Less is More: Minimal Realism in East Asia

Less is More: Minimal Realism in East Asia

Mini Teaser: Historically, in both practical and theoretical debates about American foreign policy, the great divide has been between proponents of liberal internationalism--sometimes called Wilsonianism--and realism.

by Author(s): Christopher Layne

Waldron also delicately alludes to the likely renationalization of Japanese policy if the U.S. fails to contain China: "Japan . . . will reconsider its role." Just in case worse comes to worst, the American national security establishment already is conducting war games that simulate a Sino-American war in 2010.

In truth, however, the United States faces not one great power challenge in East Asia but two. While China's great power emergence
has attracted intense discussion, far less attention has been focused on Japan's even more stunning rise to the threshold of great power
status. Few Americans think of Japan as a military power, but it is on the verge of becoming one just the same. Japan has the world's
third largest defense budget, very well-equipped and trained forces, and a sophisticated high-tech defense industry. It is already a
virtual nuclear power, a point dramatized in 1992-3 by Japan's importation of large amounts of plutonium. Japan could, if it wished,
build warheads and mount them on intercontinental-range delivery vehicles (the H-2 missile, ostensibly developed for launching
satellites) in a matter of weeks. Unwilling to remain dependent on the United States, Japan is now developing an independent capability to gather and analyze politico-military and economic intelligence.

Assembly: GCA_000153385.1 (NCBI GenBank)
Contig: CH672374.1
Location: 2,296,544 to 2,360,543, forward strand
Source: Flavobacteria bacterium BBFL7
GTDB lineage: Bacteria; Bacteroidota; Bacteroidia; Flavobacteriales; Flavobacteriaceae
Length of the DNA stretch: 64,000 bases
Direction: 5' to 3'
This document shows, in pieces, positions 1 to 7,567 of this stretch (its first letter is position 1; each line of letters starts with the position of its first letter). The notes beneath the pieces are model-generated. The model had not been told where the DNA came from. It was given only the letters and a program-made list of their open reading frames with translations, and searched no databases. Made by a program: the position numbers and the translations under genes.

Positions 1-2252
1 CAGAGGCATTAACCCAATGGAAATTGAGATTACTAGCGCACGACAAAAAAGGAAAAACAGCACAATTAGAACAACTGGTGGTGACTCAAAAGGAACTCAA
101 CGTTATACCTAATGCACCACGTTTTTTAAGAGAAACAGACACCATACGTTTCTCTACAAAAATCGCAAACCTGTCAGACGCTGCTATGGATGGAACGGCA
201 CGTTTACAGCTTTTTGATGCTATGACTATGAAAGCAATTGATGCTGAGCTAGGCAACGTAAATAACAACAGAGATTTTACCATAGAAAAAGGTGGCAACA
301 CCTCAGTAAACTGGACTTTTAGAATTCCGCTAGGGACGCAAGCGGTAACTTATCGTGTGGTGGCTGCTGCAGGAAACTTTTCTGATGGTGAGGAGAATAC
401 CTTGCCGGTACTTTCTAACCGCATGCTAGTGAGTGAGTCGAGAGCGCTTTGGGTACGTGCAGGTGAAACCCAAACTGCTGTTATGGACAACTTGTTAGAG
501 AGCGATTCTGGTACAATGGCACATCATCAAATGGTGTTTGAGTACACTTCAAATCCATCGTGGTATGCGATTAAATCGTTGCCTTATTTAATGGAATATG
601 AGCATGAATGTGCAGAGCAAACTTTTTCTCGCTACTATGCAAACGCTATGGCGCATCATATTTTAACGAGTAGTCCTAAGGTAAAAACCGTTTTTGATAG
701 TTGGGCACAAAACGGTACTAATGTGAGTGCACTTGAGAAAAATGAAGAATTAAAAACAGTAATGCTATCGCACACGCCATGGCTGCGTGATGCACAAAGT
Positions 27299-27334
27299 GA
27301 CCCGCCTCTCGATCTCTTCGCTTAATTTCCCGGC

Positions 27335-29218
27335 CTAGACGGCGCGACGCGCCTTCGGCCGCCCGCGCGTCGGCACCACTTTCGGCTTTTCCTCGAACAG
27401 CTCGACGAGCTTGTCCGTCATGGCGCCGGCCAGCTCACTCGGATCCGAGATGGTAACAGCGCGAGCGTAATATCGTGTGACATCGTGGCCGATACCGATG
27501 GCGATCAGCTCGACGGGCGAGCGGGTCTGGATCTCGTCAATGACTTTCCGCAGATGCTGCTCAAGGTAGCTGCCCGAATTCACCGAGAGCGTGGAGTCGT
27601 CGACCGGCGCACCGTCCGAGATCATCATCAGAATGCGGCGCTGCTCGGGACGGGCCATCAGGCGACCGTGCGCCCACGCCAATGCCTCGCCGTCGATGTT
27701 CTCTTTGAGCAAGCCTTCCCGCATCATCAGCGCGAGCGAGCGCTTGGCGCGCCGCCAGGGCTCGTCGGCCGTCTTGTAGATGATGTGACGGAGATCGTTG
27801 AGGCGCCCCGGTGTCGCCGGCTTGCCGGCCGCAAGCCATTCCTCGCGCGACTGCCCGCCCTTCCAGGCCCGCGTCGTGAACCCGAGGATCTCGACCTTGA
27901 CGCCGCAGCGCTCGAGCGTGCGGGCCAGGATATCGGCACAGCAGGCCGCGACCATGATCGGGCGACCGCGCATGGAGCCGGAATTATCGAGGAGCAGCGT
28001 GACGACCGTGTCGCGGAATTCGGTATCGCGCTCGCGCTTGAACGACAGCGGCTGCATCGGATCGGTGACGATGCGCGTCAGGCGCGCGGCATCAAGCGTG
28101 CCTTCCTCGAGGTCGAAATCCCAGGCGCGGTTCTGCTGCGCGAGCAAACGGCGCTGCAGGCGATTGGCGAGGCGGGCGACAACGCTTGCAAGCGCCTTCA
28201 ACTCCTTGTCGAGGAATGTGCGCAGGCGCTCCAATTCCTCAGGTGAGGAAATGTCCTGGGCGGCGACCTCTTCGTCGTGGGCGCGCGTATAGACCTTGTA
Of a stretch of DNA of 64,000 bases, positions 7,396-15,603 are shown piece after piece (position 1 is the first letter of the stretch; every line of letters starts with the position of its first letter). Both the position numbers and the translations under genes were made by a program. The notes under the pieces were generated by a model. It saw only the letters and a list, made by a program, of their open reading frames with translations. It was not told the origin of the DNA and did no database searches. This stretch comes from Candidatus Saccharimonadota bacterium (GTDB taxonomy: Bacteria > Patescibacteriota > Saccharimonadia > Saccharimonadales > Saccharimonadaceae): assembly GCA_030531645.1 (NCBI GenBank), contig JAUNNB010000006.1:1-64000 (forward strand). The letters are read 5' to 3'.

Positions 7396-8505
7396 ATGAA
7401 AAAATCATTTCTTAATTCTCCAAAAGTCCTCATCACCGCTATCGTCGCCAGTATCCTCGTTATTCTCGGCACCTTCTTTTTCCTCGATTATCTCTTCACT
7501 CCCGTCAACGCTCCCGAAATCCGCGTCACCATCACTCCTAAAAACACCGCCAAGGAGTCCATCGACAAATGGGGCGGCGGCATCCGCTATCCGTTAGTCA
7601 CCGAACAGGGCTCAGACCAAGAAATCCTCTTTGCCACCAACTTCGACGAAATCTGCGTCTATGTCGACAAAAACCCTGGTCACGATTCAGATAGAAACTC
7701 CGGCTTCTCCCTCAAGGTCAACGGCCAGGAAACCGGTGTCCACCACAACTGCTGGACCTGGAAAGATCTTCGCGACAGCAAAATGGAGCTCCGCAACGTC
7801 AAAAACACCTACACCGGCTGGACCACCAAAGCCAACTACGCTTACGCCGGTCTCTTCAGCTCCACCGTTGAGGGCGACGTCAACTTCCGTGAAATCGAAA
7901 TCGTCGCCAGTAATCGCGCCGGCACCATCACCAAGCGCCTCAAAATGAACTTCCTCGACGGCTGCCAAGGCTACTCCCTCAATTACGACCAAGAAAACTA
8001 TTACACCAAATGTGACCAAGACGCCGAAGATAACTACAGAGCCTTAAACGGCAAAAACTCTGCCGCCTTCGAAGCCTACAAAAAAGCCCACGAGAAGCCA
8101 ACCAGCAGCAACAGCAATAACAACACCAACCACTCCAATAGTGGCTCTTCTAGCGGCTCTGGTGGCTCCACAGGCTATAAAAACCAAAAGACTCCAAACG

Japan's great power emergence is reflected most dramatically and obviously, however, in its economic prowess. When the dollar reached its most recent (mid-April 1995) nadir in relation to the yen, Japan's GNP was just two-tenths of a percent less than America's--a remarkable accomplishment for a country with few natural resources and half of America's population. This comparison of respective economic power is somewhat exaggerated because it reflects an overvalued yen and undervalued dollar, but even before the yen's 1995 appreciation, respected international economists were forecasting that sometime in the next century's first decade Japan's GNP would exceed America's. If Japan does surpass the United States as the world's leading economic power it would be a fact of enormous strategic, not merely economic, importance. As Paul Kennedy has noted, throughout international history "economic shifts heralded the rise of new Great Powers which one day would have a decisive impact on the military/territorial order." It is impressive testimony to the power of liberal internationalist beliefs that Washington remains largely oblivious to the emergence of Japan as a great power rival. After all, according to that doctrine a supposed free-market democracy such as Japan cannot be a geopolitical rival.